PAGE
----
I know I do.  which deck is your favorite?  which would be your first choice for a reading, and which would be your last...or which would you never pick?  why?  if you read tarot, do you have a favorite deck?  I'd love to hear about it in the comments!

Thursday, December 23, 2021

This Might Hurt Tarot, Yay!

hello friends!  

I'm excited because for Hannukah this year, I finally bought myself Isabella Rotman's This Might Hurt tarot deck, which I may have fallen in love with at first sight.  when it got here, I let it sit on my altar for about a week to let it shed any lingering outside energies and soak up some goodness before I used it for the first time.  it's a standard 78 card deck (with holographic edges!) after the RWS fashion, which is exactly the reason I got it, and it came in a lovely box with a guidebook, some small cards, and a sticker!  38 years ago I started out using the Tarot of the Witches deck, which doesn't have minor arcana cards, it has 'pips' that lack the traditional symbolic artwork, so I didn't work with the minors until quite recently.  to have something resembling community during the pandemic, I joined an online tarot group, and as the weekly discussion included all the tarot cards, I ended up mostly using the Tarot of a Moon Garden during our work together, because it was the deck I had which was the closest to the 'traditional' RWS.


box, guidebook, deck, cards & sticker

in that group, it quickly became clear that tarot had remained a blind spot for me in terms of my cultural development over the years.  why did all our decks center whiteness?  why did they all feature European ideals of beauty, magick, wonder, virtues, and goals?  why didn't I see myself reflected in my minor arcana experience?  while the majors can be read as more Universal energies, the minors wanted to tell me a story about myself, or a person sitting in front of me, and the Moon Garden deck wasn't giving me the cues I felt I needed to tell it.  so when my searching for something that better reflected the world I had come to understand in the ensuing decades brought me to This Might Hurt, it's no wonder I got all excited...I mean, I a star-crowned chick in a leather jacket astride two motorcycles for The Chariot?  and The Fool is perfect!  this deck is so utterly inclusive and skillfully drawn, I can't wait to get into working with it for my readings!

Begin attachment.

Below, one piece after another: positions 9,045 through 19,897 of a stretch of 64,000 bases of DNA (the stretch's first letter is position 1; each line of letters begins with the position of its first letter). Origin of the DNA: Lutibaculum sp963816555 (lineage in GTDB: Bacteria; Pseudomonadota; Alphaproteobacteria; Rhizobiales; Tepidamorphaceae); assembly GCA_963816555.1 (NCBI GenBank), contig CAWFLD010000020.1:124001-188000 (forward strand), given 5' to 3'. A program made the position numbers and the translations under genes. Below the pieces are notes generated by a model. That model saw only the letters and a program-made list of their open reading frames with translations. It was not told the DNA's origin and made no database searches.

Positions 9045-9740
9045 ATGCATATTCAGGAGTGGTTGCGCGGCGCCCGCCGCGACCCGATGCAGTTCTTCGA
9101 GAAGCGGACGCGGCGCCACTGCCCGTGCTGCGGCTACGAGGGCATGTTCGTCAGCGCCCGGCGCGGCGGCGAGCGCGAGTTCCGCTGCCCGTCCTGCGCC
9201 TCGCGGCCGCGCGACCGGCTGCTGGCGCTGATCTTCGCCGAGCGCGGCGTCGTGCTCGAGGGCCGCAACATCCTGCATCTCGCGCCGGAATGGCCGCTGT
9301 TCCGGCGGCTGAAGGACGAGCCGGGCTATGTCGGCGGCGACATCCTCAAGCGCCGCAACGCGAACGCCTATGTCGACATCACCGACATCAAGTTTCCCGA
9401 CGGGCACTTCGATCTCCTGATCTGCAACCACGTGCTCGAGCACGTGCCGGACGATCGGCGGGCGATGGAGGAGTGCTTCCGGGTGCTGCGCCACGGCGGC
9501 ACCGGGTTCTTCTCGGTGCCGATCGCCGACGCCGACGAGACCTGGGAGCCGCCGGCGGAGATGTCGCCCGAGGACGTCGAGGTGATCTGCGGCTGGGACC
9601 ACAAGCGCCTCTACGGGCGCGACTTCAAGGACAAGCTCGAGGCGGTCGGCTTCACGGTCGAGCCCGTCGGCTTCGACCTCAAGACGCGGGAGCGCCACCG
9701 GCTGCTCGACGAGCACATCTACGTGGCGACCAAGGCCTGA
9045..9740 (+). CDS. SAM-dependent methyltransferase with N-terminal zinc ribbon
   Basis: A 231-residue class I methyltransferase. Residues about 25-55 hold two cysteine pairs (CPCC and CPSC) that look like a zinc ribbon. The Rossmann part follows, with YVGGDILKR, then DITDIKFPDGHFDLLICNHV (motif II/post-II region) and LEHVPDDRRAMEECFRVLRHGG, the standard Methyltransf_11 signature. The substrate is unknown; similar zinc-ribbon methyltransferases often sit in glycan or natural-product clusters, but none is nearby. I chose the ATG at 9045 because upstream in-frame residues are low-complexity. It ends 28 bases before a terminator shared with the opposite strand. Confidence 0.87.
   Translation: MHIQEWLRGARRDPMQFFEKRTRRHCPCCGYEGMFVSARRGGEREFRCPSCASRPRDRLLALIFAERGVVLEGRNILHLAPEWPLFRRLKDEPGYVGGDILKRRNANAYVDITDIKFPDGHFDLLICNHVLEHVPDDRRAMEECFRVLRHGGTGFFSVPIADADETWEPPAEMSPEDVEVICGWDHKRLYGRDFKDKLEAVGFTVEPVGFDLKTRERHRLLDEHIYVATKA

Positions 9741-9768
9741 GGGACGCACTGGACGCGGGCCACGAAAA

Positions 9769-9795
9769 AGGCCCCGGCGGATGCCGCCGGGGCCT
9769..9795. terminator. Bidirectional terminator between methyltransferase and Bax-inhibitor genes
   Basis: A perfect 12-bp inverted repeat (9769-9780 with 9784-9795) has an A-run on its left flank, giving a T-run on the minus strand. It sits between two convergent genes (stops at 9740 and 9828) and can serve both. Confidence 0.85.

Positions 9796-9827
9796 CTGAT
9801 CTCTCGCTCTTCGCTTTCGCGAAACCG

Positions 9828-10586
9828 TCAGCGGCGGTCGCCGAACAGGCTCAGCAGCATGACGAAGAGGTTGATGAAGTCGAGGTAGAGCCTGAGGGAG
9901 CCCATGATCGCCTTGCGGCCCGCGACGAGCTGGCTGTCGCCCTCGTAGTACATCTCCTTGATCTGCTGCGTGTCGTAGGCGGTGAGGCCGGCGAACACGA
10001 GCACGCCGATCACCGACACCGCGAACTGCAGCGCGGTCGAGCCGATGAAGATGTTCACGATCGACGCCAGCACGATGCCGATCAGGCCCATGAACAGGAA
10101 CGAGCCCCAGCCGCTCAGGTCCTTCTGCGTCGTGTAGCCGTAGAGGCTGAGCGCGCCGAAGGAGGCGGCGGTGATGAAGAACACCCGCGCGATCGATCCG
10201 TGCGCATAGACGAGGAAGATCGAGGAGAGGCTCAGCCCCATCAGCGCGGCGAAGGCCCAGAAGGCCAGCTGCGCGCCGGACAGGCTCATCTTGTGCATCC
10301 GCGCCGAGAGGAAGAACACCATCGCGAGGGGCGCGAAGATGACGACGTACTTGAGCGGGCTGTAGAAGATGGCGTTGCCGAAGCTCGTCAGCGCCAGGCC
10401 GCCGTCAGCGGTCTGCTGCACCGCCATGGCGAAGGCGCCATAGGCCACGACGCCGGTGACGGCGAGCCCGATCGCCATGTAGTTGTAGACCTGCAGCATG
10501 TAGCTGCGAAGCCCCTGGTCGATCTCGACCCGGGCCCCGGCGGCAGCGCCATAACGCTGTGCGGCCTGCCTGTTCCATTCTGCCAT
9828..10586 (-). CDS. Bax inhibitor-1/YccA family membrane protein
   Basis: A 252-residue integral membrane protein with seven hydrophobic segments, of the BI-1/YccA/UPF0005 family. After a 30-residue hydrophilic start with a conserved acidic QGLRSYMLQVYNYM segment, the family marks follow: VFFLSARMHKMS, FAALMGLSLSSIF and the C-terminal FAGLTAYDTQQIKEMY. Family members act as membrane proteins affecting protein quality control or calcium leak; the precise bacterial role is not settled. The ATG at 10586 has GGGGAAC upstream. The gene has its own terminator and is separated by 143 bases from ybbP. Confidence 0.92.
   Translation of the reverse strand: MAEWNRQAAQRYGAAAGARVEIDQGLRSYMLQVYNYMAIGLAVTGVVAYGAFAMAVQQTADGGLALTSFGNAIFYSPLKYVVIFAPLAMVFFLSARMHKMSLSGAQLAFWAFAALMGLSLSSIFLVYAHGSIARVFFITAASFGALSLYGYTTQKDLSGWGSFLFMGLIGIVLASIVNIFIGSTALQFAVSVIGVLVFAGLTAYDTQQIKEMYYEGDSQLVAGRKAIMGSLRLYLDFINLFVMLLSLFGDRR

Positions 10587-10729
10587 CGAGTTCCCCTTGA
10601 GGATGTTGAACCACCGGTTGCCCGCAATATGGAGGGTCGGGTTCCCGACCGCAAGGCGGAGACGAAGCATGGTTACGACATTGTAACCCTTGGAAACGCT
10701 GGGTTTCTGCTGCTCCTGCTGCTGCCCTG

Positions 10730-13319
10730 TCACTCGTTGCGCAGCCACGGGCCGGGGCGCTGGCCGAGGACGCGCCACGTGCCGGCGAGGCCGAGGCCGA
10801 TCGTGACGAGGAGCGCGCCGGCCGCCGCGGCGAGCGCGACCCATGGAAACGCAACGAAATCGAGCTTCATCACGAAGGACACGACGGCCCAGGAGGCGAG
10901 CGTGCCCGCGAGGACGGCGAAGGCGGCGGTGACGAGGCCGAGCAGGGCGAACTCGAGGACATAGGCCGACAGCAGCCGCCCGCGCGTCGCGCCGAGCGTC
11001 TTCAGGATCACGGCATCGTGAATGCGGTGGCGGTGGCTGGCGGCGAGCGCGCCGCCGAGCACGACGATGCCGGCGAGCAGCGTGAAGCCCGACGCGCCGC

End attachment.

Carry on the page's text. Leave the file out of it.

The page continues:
ooh, holographic edges!

fresh out of the box, cards are generally a bit sticky and need a good deal of shuffling to feel in any way natural in my hands, so without putting a lot of thought into any particular questions, I just listened to Craig Prues' 108 Sacred Names, thought about the recent full moon and Solstice, made an effort to move the cards through and through each other, and spread them across my cloth.  picking three at random, here's a general energy reading using the guidebook that came with the cards:


6 of Wands, 3 of Pentacles, King of Swords


6 of Wands - this is the 'public recognition of victory' card - we are enjoying the external validation of our endeavors...we worked for them, we got them, believe in them!  but do we feel we need that acknowledgement?  why?  if our goals are based on wanting/needing outside recognition, we could probably spend some time finding better motivating desires...  and while it's perfectly fine to revel in the laurels, it's perhaps best to avoid resting on them.

3 of Pentacles - "teamwork makes the dream work" (lol)!  this is about how we relate to each other in terms of work/group projects.  when we combine forces, we can achieve synergetic growth - if you work mostly alone, consider asking for feedback on your process or work-in-progress.  find ways to build positive collaborative environments.

King of Swords - leadership through unbiased judgement...this person/card is skilled at cutting to the truth.  stern, ethical, & trustworthy, this fair and just leader may exhibit the emotional detachment necessary to function in service to their community.  it is for them to be serious and logical in order to thrive (the Bernie Sanders card, lol!).

wow, what a great reading!  while we can and should take a few moments to say "yay, we did something worth celebrating, though we don't need to flaunt it, and then we're gonna get right back to making the connections we need to really level up within our respective communities.  and if we manage to be logical, fair and rational, then maybe we can model ethical and honest leadership focused in and on those communities.

I really dig this deck - it's whimsical & fun, but also serious in that all the traditional symbolism is there, it's just more easily accessible.  what a breath of fresh air!  I honestly want to do another reading with them right with me today, and ask for this deck!  you'll be glad you did ~


The Fool